'Hot Work'...The Cause of yet Another Church Fire

Marketwired

TORONTO, ONTARIO--(Marketwired - Apr 16, 2014) - The devastating fire that gutted the 135-year old Aurora United Church in Aurora, Ontario last week was a harsh reminder that vacant buildings and buildings under renovation are at increased risk for experiencing a fire loss. Fire Chief Ian Laing confirmed that the fire was caused by an open flame being used during the course of roof repairs. Colin Robertson, Vice-President Risk Control Services at Ecclesiastical Insurance, advises that "hot work" is often a common cause of ignition.

The term 'hot work' refers to work that produces an open flame, sparks, or any other likely ignition source. Welding, soldering, cutting and grinding, or activities involving the use of gases, flammable liquids, grinders and blowtorches, are considered hot work, and the risk of fire is heightened during these operations. To mitigate or reduce the potential for a fire loss resulting from hot work, it is recommended that a hot work protocol be implemented and adhered to and that the following steps be taken:

  1. Have a 'Hot Work Permit' system in place. The permit should include details such as the nature of the work, the location, time period allotted, completion date, a "final check" time, and a checklist of precautions that must be carried out.
  2. Hot work should only be carried out by qualified workers.
  3. Monitor all work being undertaken by contractors and ensure that contractors are aware of the location of fire extinguishers.
  4. A dry chemical fire extinguisher should be present on the work site while work is being completed.
  5. The worksite should be inspected daily by a responsible official while the work is ongoing, and a fire watch maintained for at least two hours following the completion of each day's work.
  6. Remove all combustible materials used for the work from the site at the end of each day. Store combustible building materials (e.g., flammable liquids, gas cylinders, paint, etc.) outside and well away from the building. Gas cylinders should not be left on the roof.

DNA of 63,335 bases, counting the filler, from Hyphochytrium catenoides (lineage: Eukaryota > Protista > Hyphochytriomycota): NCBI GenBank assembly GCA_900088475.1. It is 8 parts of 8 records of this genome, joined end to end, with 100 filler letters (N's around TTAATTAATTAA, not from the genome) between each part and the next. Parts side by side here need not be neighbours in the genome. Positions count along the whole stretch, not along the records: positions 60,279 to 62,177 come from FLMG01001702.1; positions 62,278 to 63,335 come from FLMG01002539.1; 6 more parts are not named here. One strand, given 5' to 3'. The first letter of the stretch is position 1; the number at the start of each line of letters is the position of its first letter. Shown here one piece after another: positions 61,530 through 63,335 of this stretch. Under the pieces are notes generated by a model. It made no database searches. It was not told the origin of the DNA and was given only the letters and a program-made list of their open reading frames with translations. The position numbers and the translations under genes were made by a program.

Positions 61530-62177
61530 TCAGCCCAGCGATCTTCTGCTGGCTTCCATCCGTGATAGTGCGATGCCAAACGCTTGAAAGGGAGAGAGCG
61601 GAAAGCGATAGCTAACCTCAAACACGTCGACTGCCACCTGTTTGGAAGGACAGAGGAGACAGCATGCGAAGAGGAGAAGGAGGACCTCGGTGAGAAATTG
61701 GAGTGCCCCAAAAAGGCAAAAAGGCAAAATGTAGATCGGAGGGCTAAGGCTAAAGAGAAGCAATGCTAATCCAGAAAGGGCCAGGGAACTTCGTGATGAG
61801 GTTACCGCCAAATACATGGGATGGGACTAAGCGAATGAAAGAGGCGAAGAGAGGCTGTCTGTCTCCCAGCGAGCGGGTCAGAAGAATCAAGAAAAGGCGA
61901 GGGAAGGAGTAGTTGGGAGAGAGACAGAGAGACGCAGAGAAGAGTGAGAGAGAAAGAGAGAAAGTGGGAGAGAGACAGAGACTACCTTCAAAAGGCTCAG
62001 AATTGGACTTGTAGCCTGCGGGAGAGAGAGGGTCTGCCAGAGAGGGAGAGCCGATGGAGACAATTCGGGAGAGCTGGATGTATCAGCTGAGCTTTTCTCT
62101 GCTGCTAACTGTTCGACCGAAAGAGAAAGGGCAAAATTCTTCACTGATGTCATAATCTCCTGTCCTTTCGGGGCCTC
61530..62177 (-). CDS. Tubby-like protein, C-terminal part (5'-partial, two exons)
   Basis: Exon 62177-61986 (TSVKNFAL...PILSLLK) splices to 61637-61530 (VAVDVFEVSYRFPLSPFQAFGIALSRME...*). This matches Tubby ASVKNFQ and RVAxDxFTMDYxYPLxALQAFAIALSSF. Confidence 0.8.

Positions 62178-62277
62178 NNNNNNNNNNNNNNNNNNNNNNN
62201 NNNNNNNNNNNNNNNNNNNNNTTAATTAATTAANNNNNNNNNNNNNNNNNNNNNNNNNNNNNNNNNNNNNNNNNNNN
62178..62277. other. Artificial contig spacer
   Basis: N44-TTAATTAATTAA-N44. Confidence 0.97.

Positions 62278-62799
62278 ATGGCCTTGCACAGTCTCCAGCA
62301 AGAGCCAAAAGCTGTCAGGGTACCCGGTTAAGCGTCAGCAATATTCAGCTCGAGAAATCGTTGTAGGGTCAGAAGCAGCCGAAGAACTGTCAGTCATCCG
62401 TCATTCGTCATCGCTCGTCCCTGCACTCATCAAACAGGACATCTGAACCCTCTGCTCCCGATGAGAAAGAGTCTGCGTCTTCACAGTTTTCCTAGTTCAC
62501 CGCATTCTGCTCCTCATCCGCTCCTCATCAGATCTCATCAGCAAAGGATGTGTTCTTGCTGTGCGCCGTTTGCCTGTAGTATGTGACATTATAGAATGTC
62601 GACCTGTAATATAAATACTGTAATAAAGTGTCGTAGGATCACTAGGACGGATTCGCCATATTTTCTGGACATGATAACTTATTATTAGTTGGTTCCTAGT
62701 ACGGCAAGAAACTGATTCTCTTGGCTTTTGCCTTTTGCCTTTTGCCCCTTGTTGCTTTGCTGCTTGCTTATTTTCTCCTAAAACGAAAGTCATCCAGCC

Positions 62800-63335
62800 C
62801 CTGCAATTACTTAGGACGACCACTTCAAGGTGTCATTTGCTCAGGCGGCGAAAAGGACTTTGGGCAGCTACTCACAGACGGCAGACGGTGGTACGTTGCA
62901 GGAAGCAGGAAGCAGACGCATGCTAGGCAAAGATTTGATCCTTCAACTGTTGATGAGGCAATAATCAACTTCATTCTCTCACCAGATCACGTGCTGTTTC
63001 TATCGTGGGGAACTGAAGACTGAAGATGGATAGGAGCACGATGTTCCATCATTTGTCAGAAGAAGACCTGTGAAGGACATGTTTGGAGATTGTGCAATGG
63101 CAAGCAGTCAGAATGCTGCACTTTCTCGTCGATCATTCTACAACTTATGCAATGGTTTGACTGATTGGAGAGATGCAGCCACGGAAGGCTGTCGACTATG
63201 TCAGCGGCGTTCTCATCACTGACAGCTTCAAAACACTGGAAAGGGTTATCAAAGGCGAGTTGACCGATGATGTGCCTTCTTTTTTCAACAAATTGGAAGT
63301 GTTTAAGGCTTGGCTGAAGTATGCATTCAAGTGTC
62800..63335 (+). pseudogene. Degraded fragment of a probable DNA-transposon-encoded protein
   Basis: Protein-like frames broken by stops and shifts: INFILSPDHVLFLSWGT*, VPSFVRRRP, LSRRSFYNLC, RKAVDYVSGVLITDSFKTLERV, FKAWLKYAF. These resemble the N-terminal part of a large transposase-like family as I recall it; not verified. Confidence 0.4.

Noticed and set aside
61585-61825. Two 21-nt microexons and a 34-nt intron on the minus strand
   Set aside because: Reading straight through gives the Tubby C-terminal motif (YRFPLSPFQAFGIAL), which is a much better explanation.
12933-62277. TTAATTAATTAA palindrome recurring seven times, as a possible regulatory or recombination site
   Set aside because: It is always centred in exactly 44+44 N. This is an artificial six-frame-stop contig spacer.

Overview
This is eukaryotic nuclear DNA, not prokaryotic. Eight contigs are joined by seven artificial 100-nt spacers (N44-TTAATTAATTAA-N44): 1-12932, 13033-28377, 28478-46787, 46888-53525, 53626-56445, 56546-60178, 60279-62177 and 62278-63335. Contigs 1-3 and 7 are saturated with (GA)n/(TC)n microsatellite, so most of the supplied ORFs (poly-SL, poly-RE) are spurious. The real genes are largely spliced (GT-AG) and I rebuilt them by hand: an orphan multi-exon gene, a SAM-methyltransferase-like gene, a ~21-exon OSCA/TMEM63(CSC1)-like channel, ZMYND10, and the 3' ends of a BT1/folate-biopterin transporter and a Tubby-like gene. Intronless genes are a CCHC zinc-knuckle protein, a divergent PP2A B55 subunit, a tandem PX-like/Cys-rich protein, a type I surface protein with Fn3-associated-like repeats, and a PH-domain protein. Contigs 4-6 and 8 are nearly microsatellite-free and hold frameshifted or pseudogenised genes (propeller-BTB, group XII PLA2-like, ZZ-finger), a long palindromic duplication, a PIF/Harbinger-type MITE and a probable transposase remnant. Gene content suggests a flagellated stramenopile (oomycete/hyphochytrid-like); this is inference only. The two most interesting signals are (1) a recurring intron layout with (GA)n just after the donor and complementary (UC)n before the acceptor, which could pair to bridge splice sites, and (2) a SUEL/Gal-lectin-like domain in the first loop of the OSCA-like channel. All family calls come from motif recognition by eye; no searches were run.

7. Ensure that the area where the work is being completed is well ventilated.
  8. If possible, wet down the area before work is completed.
  9. No smoking on or near the work site.
  10. Remove all combustible materials within 30 feet of the work site. Combustible materials within the vicinity that cannot be removed should be covered with a fire-?Çïresistive shielding to avoid any contact with the flame.
  11. Ensure you have proof of insurance coverage from the contractor (i.e. a certificate of insurance).
  12. Inform your insurers of the work being done.

About Ecclesiastical Insurance

Working with brokers across Canada, Ecclesiastical Insurance provides customized insurance solutions to faith communities, educational institutions, retirement facilities, unique and heritage properties, cultural institutions, funeral services providers, registered charities and nonprofit organizations, as well as select commercial enterprises. Owned by a charitable trust, Ecclesiastical is committed to protecting those who enrich the lives of others. For more information visit www.ecclesiastical.ca.

Contact:
For information about Ecclesiastical's specialized products
or Risk Control services, please contact:
Colin Robertson
Vice President, Risk Control
(416) 484-3984
crobertson@eccles-ins.com

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